The cycle of articles Famous Albums looks under the guise of key records in rock and pop history. There are recordings without which it is difficult to imagine such a story. One of these is undoubtedly the “Who’s Next” collection, which The Who followed up on their rock opera “Tommy.” And that’s just a piece of the original plans …
Pete Townshend, the main creative brain of The Who, never had small ambitions. It was he who started talking about “Tommy” as a rock opera – although he was later told because “operas always have a stupid plot” – and he had considerable plans with his successor, originally called “Lifehouse”. It was supposed to be a futuristic rock opera associated with the film, which was based on a series of Townshend articles for Melody Maker, in which he emphasized the importance of rock music. After all, music was to be the central theme.
“How do you deal with the ‘Lifehouse’ topic?” asks Townhsend. “I want the story to be about music, about the future, about hope and visions, but at the same time it reflects reality and real problems. How do I keep my hero deaf-mute and blind without repeating myself? Then it occurred to me that I would plant him In the future and I’ll put on a spacesuit. He won’t take it off and he won’t live a real life. It will be a feigned life. “he is deaf, dumb, and blind to his spiritual potential. He will not be able to meet other people freely, communicate with them, and live like us.”
It is no wonder that the theme did not arouse great enthusiasm in the other members of the formation, ie singer Roger Daltrey, drummer Keith Moon and bassist John Entwistl. Even so, preparations began in January 1971, the band rehearsed at the Young Vic Theater and played several concerts there. Then she moved to the Record Plant studios in New York, but the filming did not go as planned and the musicians decided to return home. After several more performances, they decided to whistle “Lifehouse” – it turned out to be unmanageable. And as Roger Daltrey later remarked, the group was never closer to disintegration.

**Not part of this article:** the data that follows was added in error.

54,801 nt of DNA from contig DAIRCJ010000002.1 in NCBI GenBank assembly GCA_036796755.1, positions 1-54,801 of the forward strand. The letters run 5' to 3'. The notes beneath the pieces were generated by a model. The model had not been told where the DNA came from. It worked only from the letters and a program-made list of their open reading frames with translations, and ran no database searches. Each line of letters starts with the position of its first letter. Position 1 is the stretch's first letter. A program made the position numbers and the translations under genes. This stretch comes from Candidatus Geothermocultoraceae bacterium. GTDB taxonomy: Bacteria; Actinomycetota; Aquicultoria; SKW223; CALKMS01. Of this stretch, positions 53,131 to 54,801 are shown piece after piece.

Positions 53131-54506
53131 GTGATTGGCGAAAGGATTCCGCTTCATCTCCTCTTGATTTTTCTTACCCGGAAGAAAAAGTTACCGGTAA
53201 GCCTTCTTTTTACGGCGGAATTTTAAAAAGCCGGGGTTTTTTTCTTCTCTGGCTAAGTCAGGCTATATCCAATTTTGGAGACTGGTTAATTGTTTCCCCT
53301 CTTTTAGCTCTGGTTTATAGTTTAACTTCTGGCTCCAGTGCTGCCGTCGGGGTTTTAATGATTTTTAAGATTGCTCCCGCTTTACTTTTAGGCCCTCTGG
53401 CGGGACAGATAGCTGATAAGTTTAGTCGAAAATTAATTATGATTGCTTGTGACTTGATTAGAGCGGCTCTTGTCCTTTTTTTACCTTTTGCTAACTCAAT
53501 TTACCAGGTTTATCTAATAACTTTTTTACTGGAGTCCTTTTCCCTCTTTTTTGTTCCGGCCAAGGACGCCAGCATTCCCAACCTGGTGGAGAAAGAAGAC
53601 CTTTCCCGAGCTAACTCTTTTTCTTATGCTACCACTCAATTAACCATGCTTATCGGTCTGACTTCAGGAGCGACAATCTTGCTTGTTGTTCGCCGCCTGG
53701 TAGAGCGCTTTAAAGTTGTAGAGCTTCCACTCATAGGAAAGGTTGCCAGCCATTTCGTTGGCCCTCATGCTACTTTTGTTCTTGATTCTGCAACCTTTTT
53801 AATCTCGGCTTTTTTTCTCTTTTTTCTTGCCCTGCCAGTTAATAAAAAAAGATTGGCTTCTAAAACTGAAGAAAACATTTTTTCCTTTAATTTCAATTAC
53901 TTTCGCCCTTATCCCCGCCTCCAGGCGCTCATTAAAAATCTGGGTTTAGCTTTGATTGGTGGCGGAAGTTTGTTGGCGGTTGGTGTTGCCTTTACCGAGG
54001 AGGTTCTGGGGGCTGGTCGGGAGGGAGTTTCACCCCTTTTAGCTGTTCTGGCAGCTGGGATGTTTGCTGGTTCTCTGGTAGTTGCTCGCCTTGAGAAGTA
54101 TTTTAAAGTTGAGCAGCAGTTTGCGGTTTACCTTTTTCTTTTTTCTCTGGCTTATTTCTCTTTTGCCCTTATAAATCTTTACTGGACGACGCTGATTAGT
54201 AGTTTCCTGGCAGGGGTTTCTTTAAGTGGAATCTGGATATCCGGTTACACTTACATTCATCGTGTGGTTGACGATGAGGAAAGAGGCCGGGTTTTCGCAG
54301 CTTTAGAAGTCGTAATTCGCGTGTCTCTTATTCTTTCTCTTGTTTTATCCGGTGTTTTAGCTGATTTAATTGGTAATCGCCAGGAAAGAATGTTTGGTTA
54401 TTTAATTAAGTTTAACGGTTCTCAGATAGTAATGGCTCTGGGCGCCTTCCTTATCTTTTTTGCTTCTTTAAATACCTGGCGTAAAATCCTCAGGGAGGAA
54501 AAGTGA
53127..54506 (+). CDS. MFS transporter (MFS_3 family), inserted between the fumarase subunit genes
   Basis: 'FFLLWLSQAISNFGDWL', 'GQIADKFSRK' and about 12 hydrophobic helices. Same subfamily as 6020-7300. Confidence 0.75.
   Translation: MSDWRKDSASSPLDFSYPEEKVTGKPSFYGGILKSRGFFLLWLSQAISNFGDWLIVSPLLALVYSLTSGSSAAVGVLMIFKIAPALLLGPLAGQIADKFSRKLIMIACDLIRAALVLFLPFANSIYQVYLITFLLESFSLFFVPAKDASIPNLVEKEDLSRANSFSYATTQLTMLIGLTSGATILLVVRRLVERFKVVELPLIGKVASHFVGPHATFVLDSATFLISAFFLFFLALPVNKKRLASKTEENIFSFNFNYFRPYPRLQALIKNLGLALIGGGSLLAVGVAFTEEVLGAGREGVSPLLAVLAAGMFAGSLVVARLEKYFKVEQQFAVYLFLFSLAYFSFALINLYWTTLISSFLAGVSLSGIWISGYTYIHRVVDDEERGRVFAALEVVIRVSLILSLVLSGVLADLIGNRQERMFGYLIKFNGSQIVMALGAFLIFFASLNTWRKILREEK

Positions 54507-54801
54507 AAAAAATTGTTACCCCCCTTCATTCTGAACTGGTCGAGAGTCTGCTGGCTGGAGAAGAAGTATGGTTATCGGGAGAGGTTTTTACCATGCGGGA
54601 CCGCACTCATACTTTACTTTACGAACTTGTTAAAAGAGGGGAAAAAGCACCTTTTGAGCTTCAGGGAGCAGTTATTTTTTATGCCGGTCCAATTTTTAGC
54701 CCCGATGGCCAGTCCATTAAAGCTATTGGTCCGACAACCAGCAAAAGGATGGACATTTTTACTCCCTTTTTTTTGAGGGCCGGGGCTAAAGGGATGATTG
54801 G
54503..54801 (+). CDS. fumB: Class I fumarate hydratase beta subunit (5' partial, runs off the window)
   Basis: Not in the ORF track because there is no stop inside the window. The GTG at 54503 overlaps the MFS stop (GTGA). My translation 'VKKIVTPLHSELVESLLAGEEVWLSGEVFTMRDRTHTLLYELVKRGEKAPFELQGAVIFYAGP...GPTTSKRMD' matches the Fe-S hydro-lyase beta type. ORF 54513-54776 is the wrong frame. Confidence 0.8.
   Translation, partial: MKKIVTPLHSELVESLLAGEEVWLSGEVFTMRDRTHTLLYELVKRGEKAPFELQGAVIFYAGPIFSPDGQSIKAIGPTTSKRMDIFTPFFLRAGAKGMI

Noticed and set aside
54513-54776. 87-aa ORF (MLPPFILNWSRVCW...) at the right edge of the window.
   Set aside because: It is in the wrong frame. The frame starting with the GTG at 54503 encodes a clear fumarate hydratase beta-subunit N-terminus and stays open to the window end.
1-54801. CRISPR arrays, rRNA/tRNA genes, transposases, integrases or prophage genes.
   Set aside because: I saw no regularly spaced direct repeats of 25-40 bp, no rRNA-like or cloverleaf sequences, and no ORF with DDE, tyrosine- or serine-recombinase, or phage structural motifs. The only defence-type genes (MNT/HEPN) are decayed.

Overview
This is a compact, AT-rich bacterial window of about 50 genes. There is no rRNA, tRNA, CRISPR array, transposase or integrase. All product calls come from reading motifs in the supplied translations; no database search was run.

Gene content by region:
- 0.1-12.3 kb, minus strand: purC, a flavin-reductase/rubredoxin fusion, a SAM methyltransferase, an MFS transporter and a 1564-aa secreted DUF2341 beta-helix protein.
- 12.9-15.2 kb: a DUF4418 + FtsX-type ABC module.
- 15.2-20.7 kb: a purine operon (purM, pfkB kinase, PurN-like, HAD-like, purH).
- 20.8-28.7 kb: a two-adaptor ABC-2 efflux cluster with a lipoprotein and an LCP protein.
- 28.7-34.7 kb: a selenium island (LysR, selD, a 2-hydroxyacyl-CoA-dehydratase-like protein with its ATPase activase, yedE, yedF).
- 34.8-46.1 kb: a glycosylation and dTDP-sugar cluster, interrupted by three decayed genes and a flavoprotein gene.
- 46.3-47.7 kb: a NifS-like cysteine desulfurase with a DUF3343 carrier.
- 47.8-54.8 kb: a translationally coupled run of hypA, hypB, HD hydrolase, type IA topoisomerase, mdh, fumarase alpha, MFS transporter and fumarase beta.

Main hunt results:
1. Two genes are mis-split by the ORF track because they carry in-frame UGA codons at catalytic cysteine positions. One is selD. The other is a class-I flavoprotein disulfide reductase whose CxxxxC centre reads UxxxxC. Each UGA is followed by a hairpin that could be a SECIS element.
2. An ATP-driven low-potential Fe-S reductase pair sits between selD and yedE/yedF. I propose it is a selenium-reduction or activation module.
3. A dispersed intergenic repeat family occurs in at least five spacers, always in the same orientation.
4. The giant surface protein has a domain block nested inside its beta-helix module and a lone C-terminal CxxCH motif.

On the other hand, leaving the project – although Townshend returned to it several more times and eventually summed up his efforts in the boxing “Lifehouse Chronicles” from 2000 – the band untied their hands. No more unifying concept or perhaps opera. The gentlemen decided to record a song album and partly use the material written for “Lifehouse” and some sound news, especially the use of synthesizers, with which they decided to enrich their sound. Under the supervision of producer Glyn Johns, characteristic effects were created in songs such as “Baba O’Reily”, “Going Mobile” or “Won’t Get Fooled Again”, the synthesizer became an integral part of the sound of the recording, not just a seasonal spice. The formation, still musically based on guitars, elaborate bases and wild but surprisingly melodic drums, thus opened up new possibilities of expression. Producer Johns insisted that only one album be created, composed exclusively of excellent pieces, and in the end he was the one who gave it its final form – the group entrusted the selection of songs and their order exclusively to his hands. The result is a collection of nine songs that capture The Who in full force. “Daltrey exaggerated his voice to the maximum. He had the highest range, strength and depth. Entwistle was a miraculous musical talent, Moon played better than ever and Townshend went through his most arrogant and inspiring creative era,” evaluates the period of the formation of “Who’s Next” Keith Altham, the then press manager of the band. And he’s right. This is also confirmed by the singer Roger Daltrey, when he states by default: “It’s our best album.”
A detailed look at the intended concept, the vicissitudes of origin and the final shape of the album “Who’s Next” offers another part of the Famous Albums series. It was broadcast by ČT art on Friday, November 12. In a week, the series will feature “Hysteria” by Def Leppard.
A series of articles is created in cooperation with Czech Television.
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FAMOUS ALBUM: Only debris remains from the epic sci-fi rock opera. Nevertheless, The Who drew “Who’s Next”, the best record of their career